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Often new traders entering the stage of day trading first get in touch with forex. Even though there are also forex futures available, most people refer to CFDs (contract for difference) when talking about forex. Therefore, this article takes CFDs as the underlying instrument for forex.

Futures play a less dominant role among beginners but provide additional tools of analysing and reading the markets than forex CFDs. The below article shall illustrate the differences between forex and futures as well as the advantages and disadvantages of the respective trading instrument.

In order provide an overview of the potential returns, the below table illustrates the result of the yearly trading championship. It is differentiated between futures and forex while illustrating significantly differing results in the trader’s performance – the second in forex trading would not even have been among the top 5 in futures trading.

Top 5 Performance of the WCTC in Futures and FX

This significant difference in performance was not only this year but was also demonstrated the years before which let one ask for the “why?”.


Futures are traded at public exchanges like the CME (Chicago), CBOT (Chicago) or NYMEX (New York) for example. Market participants from all over the world are trading based on supply and demand. Futures traders can utilise various tools that reflect the participant’s trading activities through different kinds of order flow charts, the volume profile, the market profile and the actual order book.

In order to participate in the futures markets, a trader needs an account with a futures broker, a real-time data feed and a trading software. In addition, trading futures requires a margin which differs with regards to the respective instrument – there are mini futures available and, recently, also the micro futures markets are growing enabling traders to participate the futures markets even with small accounts.


In contrast, forex is traded OTC. As a result, every broker has slightly different prices and, consequently, slightly different charts. A trader never knows where the real price is currently trading. Also, the only market participant a trader trades with is the forex broker itself. A trader always sells respectively buys from the broker which implements a potential conflict of interest - every time the traders wins the broker loses and vice versa. ​ “Where the CFD provider is a full or – as is usually the case – a partial economic counterparty to their client, there will be a conflict of interest if the CFD position opened by the client generates risk exposure for the CFD provider.” (BaFin, 2019) ​ Since the only market participant is the broker, there is no volume or order book available and, thus, far less information available than with futures. Also, the broker can exactly see where the stops are placed and due to the conflict of interest has a motivation to trigger those stops. ​ There has also been some concern that CFD trading lacks transparency as it happens primarily over-the-counter and that there is no standard contract. This has led some to suggest that CFD brokers could exploit their clients. This topic appears regularly on trading forums, in particular when it comes to rules around executing stops, and liquidating positions in margin call. ​ Forex CFDs are popular among retails traders with small accounts due to the comparably low entry barriers. In order to participate in the forex markets via CFDs, a trader only needs to open an account with a forex broker and is ready to trade. No data feed and no additional software is required necessarily. Also, there is very little capital required to trade forex.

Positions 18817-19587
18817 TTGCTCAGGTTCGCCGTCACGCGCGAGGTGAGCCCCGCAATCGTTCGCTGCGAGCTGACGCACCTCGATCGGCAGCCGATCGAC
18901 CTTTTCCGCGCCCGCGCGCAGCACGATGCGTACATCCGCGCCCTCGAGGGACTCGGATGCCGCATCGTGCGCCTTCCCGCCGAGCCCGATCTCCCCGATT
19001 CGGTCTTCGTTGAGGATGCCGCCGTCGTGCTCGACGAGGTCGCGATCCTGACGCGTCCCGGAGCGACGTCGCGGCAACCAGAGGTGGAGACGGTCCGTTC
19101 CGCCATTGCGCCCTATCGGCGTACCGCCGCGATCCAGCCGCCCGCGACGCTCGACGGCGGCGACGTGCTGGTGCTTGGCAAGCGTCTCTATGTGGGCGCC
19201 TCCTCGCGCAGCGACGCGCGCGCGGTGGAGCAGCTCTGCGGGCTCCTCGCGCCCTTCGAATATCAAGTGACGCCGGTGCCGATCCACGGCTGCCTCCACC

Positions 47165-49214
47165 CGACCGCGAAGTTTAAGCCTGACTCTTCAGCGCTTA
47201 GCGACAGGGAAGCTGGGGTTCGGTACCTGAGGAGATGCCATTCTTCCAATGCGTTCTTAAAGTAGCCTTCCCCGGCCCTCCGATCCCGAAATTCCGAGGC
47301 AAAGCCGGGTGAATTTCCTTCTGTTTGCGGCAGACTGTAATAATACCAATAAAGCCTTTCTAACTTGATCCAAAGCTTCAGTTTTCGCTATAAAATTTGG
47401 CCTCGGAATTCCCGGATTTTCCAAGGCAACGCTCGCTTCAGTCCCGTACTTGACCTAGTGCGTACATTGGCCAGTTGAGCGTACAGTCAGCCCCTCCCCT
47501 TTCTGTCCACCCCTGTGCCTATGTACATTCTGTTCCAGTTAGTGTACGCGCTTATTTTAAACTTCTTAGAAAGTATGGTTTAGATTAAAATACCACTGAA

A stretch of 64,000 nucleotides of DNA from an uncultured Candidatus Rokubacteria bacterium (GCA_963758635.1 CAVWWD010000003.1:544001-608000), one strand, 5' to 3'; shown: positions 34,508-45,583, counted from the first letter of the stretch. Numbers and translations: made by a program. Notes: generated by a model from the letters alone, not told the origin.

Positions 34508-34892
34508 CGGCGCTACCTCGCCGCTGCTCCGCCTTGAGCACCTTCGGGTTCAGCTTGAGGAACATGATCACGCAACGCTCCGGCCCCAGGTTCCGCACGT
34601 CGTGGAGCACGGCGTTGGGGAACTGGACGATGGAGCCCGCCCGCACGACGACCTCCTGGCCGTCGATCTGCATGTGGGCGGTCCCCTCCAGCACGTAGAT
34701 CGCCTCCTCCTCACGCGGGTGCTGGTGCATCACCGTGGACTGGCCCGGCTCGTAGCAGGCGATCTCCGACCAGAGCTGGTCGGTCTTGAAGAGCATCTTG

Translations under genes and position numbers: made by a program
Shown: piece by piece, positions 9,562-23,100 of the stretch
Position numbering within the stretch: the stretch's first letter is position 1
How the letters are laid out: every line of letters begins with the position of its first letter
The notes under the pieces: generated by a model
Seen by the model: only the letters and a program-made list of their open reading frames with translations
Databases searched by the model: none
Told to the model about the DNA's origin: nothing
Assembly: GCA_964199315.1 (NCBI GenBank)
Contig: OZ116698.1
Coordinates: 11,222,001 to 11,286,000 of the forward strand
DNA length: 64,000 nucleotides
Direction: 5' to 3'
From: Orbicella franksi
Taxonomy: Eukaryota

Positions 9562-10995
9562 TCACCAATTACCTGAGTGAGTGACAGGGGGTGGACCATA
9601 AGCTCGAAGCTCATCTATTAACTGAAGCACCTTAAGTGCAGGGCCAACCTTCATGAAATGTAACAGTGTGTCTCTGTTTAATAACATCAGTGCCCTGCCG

​Even though both instruments, futures and CFDs, illustrate their pros and cons the futures market clearly dominates the positive side. Despite the slightly higher entry barriers, the futures markets provide transparency and professional trading tools to analyse the market in depth. ​ Due to the lack of transparency and missing trading tools related to order flow, no professional institution, whether it is banks, hedge funds or proprietary trading companies are trading forex CFDs – they all trade futures. ​ Experienced traders know about the advantages of futures and spectrum of the available tools such as order flow charts, volume profile or market profile. They understand how the market making works in the futures and CFD markets and, therefore, clearly prefer futures. ​ To sum up, the futures market provides the better opportunities for day traders and, as a result, there are significantly more successful traders in the futures markets than in the forex market. The UC Trading futures day trading course provides holistic learning material on the respective topics as well as individual assistance to become a consistently profitable day trader.